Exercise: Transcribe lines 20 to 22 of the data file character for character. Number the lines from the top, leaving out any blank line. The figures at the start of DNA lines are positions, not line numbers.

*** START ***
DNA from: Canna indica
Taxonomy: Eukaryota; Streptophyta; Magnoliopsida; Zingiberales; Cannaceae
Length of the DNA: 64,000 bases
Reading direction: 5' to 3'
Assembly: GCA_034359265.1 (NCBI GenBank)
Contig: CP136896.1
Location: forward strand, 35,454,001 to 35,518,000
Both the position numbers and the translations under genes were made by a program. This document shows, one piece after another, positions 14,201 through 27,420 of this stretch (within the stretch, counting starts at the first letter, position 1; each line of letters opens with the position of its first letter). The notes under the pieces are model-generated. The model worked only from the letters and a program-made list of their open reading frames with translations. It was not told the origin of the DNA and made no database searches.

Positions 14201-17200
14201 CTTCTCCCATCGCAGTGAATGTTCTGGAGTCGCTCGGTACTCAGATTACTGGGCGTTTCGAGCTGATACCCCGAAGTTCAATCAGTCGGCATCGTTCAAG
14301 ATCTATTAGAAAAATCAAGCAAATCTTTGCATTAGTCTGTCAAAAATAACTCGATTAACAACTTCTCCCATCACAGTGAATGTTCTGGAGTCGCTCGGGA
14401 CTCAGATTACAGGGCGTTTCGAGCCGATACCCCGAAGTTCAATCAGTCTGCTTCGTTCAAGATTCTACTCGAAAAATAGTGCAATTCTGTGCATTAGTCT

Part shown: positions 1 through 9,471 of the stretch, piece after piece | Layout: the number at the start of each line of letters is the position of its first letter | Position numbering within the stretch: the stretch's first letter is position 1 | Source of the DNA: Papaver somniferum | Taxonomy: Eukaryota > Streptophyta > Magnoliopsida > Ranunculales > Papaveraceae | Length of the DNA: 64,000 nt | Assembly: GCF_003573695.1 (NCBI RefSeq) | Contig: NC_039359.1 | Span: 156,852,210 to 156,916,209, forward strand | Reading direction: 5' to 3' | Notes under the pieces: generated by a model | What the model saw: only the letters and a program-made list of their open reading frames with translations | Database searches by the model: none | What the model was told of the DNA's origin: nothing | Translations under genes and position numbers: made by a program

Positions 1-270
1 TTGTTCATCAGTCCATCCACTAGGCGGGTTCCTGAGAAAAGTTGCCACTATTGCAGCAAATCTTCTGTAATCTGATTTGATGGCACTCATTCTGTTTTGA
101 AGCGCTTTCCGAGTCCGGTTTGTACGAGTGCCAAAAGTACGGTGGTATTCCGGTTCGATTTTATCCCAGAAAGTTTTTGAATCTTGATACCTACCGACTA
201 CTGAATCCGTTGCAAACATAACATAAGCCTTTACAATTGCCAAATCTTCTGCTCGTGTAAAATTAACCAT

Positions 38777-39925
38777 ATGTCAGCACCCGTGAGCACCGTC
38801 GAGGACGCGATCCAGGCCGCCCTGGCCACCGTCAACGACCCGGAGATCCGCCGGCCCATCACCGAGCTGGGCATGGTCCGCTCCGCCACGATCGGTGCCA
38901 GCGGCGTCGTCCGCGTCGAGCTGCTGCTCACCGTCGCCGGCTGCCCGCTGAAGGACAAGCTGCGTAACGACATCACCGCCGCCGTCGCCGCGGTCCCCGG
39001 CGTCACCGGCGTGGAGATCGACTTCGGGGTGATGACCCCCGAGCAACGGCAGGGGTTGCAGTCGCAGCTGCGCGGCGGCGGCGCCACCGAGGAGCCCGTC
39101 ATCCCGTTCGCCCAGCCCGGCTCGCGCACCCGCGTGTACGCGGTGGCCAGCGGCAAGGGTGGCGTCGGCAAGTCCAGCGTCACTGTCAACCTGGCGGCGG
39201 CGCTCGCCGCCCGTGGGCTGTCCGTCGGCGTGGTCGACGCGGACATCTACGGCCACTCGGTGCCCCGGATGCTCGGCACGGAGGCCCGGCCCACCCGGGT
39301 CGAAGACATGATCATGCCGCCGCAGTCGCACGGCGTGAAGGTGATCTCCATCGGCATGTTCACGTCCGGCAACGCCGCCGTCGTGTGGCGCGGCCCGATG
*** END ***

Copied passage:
38801 GAGGACGCGATCCAGGCCGCCCTGGCCACCGTCAACGACCCGGAGATCCGCCGGCCCATCACCGAGCTGGGCATGGTCCGCTCCGCCACGATCGGTGCCA
38901 GCGGCGTCGTCCGCGTCGAGCTGCTGCTCACCGTCGCCGGCTGCCCGCTGAAGGACAAGCTGCGTAACGACATCACCGCCGCCGTCGCCGCGGTCCCCGG
39001 CGTCACCGGCGTGGAGATCGACTTCGGGGTGATGACCCCCGAGCAACGGCAGGGGTTGCAGTCGCAGCTGCGCGGCGGCGGCGCCACCGAGGAGCCCGTC